(165) [Rebroadcast] Chevese Turner on PCOS and Food Peace

Chevese Turner speaks about her experiences with PCOS.

While prepping for Season 4 of the Love Food Podcast, I am rebroadcasting conversations on PCOS and Food Peace. Listen as Kimmie Singh and I chat with Chevese Turner, co-author of the book Binge Eating Disorder: Recovery and Beyond, on her PCOS journey including mental health, grief, and loss.

This Chapter of the PCOS and Food Peace Podcast is brought to you by Julie’s PCOS and Food Peace course. Get 25% off using the coupon code ‘podcast’ at check out. Get all the details here:

Did you enjoy the podcast? Leave us a rating, review, subscribe or share the podcast! Doing these small acts of kindness help the show grow and connect more with the concept of Food Peace.

Notes:

Thank you to Theralogix, the makers of Ovasitol, for sponsoring the podcast.

  • Ovasitol is an inositol supplement with a blend of myo-inositol and D-chiro-inositol, in the body’s optimal ratio of 40 to 1.
  • Inositols are nutrients that help to decrease insulin resistance, promote menstrual regularity, restore ovulation, and balance hormone levels.
  • In convenient powder form, Ovasitol can be enjoyed in your favorite beverage or smoothie.
  • Available in both a canister and convenient single-serving packets, Ovasitol contains 100% pure inositols, with no additives.
  • Read our blog post about what Inositols can do to help your PCOS.
  • Order online today at theralogix.com. During checkout, use “PRC” code 127410 for an exclusive PCOS and Food Peace Podcast discount.
  • Enter to win a 90-day supply here! (We will be picking 4 random emails from those who enter during September 2018. All will be notified via email.)

(153) I have made peace with food yet still emotionally eat. Why?? (with Heather Caplan)

Have you done the Food Peace™ journey for some time yet still find yourself emotionally eating? Are you frustrated that food still soothes you like nothing else?? Does it feel as though you are doing Intuitive Eating incorrectly because you can’t just eat when hungry? Well, we have a podcast episode made just for you. Listen here now with special guest Heather Caplan RD from Lane 9 Project.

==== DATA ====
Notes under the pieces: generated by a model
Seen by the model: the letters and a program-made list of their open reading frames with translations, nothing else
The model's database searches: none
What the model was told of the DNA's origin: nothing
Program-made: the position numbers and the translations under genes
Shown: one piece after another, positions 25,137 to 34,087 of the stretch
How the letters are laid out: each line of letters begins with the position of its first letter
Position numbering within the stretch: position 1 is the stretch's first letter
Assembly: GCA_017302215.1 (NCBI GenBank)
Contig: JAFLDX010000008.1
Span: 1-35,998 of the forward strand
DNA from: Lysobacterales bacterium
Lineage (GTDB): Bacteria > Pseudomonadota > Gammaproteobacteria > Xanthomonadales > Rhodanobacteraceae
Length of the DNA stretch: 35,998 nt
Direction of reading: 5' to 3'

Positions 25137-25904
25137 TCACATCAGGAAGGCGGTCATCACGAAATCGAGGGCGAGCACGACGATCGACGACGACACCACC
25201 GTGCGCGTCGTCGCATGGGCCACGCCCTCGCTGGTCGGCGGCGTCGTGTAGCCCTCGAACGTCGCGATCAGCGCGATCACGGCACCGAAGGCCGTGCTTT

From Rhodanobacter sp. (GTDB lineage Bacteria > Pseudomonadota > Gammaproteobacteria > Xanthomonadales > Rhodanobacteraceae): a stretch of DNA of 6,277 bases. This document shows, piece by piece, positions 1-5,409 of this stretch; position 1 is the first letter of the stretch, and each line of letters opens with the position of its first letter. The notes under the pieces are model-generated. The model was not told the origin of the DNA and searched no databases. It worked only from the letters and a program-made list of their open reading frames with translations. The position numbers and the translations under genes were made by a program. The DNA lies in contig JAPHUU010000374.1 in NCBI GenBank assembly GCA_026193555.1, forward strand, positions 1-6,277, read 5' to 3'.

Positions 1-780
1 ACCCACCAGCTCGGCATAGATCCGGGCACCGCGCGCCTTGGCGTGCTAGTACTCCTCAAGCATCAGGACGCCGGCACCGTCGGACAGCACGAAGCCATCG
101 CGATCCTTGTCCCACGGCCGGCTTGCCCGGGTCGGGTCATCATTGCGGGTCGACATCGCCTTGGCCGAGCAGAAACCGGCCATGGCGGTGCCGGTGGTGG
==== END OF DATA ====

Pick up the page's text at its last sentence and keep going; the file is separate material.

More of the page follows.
Subscribe and leave a review here in just seconds.

This episode is brought to you by my courses: PCOS and Food Peace and Dietitians PCOS and Food Peace. You CAN make peace with food even with PCOS and I want to show you how.

I want to share the work going on within Decolonizing Fitness. The person behind it, Ilya Parker, is a trans person of color Physical Therapist Assistant and Medical Exercise Coach with over 13 years of rehabilitative and functional training experience. He is a social justice advocate and educator whose work centers gender, racial and healing justice.

He decided to merge his love for restorative based movement practices and community advocacy to create Decolonizing Fitness, LLC; which is a social justice platform that provides affirming fitness services, community education and apparel in support of body diversity. Check out www.decolonizingfitness.com.

This episode’s Dear Food letter:

Dear Food, 

I feel like I am at a crossroads with you. For years I restricted you and then binged on you, part of me struggling to give myself enough of you and part of me demanding that I get my needs met. I know so much more now than I did when I first started struggling with you; I know about trauma, dissociation, how bingeing can’t be “fixed” with restriction, that my weight and my body and even what or when or how much I eat are not the problem. I know that, nowadays, when I use you to numb my feelings or try to escape them, you don’t provide me the true comfort and relief that I long for. I also know that, nowadays, I can enjoy you so much more than I did in the past. I can be flexible about when and what I eat, I can sometimes articulate what of you I’d like to eat, and I can sometimes say when I’ve had enough of you. 
 
I no longer binge as often as I used to, and I don’t binge on the quantities of food I used to. But there are still lots of evenings when I turn to you and eat more of you than I’m hungry for, or I eat something that I don’t even truly want to eat. I don’t think this is the same as bingeing, but it still feels like I’m trying to use you in ways that you can’t help me, and this behavior is keeping me stuck in a place I want to grow out of. I feel like I turn to you when I simply WANT—want more of a good feeling, or want less boredom, or exhaustion, or frustration from the workday. Why do I keep turning to you when I know you can’t give me what I need? How can I connect this knowledge that you can’t fix my feelings or take them away with the part of myself that still depends on you for . . . everything? I’m ready to take the next step, yet at the same time I feel like I am holding myself back.
 
From,
Caught in Between

Show Notes:

Do you have a complicated relationship with food? I want to help! Send your Dear Food letter to LoveFoodPodcast@gmail.com. 

Click here to leave me a review in iTunes and subscribe. This type of kindness helps the show continue!

(148) Are you feeling hopeless about your recovery? This episode is for you.

How do other people recover into a world that hasn’t recovered from its own eating disorder? How do others binge less and love their body more in this thin obsessed world? Listen to this Love Food episode featuring words from a previous letter writer who wants to share the steps they’ve taken.

Subscribe and leave a review here in just seconds.

This episode is brought to you by my courses: PCOS and Food Peace and Dietitians PCOS and Food Peace. You CAN make peace with food even with PCOS and I want to show you how.